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Event Coverage

Big Storage at Computex 2013

By David Chieng - 5 Jun 2013

Storage Boxes Galore: Synology & Thecus

Storage Boxes Galore

Hard drive prices are normalizing post-Thailand floods. NAS boxes are getting cheaper and more powerful. Faster internet access is leading to more digital video, music and other data changing hands and at faster pace too. In short, there's no better time than now to get cracking on getting yourself a proper networked-storage box for the home, or small office. Here's a brief roundup of some of the more interesting developments from key players in the consumer storage space.


The Synology DS214+ features an unnamed Intel processor, and can apparently transcode video on-the-fly.

The yet-to-be-officially-released DS214+ is quite the interesting beast. It features an unnamed 1.6GHz dual-core CPU (the Synology representative declined to reveal whether it was an Intel chip), but made a big deal about the box being able to transcode video on-the-fly for use with DLNA-certified devices such as your brand-new HDTV. Physically, the box follows Synology's current-generation industrial design, looking not much different from existing networked-storage boxes from the brand.

Both the DS114 and DS114+ round up Synology's single-bay offerings in their updated line of consumer NAS boxes for the home user.

The USB Station 3 is still in prototype form. This box lets you share USB-powered hard drives on your network.

A look at the rear end of the USB Station 3; you'll see a pair of USB3.0 ports for hooking up USB-powered drives.

The Synology representative we spoke to mentioned this little nugget: That the DS414+ would come with screw-less drive rails as pictured. As someone who spends a great deal of time screwing and unscrewing drives in and out of NAS boxes during testing, this small tweak gets two thumbs up from me.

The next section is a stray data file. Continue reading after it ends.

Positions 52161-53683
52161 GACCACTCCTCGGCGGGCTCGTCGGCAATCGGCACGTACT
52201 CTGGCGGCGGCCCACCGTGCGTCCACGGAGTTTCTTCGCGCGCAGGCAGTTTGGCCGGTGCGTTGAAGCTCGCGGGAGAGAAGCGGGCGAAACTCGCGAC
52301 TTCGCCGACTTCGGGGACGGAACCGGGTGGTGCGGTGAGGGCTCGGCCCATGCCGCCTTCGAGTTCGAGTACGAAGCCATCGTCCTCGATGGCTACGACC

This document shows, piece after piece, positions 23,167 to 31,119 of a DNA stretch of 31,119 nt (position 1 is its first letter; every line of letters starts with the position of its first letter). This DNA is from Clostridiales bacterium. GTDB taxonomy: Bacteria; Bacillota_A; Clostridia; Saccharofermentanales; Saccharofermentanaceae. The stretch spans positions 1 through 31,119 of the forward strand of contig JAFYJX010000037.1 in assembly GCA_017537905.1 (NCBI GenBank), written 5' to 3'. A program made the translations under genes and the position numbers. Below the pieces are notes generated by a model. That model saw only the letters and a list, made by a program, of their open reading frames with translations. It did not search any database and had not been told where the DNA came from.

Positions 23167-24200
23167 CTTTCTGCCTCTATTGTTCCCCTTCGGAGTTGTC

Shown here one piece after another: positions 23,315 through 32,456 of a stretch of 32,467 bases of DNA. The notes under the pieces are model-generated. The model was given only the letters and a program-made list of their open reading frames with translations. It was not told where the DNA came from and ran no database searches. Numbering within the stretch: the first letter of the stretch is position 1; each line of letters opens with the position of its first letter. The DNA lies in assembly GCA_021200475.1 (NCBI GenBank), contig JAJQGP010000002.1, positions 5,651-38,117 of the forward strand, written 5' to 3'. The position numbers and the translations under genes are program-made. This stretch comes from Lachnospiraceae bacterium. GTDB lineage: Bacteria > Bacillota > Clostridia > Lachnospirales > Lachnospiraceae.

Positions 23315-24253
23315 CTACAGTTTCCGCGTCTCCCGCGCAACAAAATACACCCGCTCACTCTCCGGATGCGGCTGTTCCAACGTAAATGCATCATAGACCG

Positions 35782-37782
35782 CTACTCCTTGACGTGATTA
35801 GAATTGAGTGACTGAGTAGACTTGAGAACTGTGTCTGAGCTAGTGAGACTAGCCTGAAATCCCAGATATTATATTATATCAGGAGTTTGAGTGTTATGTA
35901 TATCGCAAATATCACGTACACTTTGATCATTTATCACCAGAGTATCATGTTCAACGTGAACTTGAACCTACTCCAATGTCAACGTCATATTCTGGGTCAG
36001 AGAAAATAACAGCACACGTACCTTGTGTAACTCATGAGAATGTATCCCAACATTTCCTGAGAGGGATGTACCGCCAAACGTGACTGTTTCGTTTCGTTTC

The DX213 and DX513 are add-on storage boxes designed to supplement the storage capacity of your existing Synology NAS boxes.



 The N2520 and N4520 are Thecus' latest NAS products for this period; the former features an all-new chassis design, while the latter recycles an older 4-bay chassis (a decision not exactly uncommon for the company to begin with).

The new N2520 and N4520 are quite similar internally, as both feature a new Intel tom dual-core SoC (system-on-chip) design, the CE5315. This enabled lower power (Thecus claims 9W while idle, and 14W at load), which leads to less heat and lower noise (as low as 20dB). While the N4520 obviously has four drives bays versus two bays for the N2520, the former also has 2GB of DDR3 memory, and the latter sports just 1GB.

The N2520 features rack-less drive installation (though you still need to install mounting rails to the sides of each hard drive), and a single USB3.0 port up front.

It's not every day we see a NAS with SPDIF output, while HDMI outputs are gradually becoming a common feature among quite a number of NAS brands. The use of a single Gigabit ethernet port does indicate that the N2520 is a consumer offering meant for home use.

We had the chance to preview Thecus' client-side Intelligent NAS software, as well as the upcoming ThecusOS 6.0 software which will power most of their NAS products.

The Intelligent NAS software is designed, according to Thecus, to make it easier for end users to access key features of their NAS all from an app running directly on their desktop computer, without having to log-in to the NAS via web interface. In addition, ThecusOS 6 has been redesigned, outwardly at least, moving towards an icon-based interface instead of a menu-driven one. Thecus hopes that this will make their administration interface a little easier to deal with. ThecusOS 6 will also feature feature automatic updates, and is due sometime towards the middle/end of this month. Interestingly though, the Thecus representative did note that while the ThecusOS 6 software would eventually roll out to all of their consumer NAS solutions, their rack-mounted storage boxes would still be running on ThecusOS 5 for now.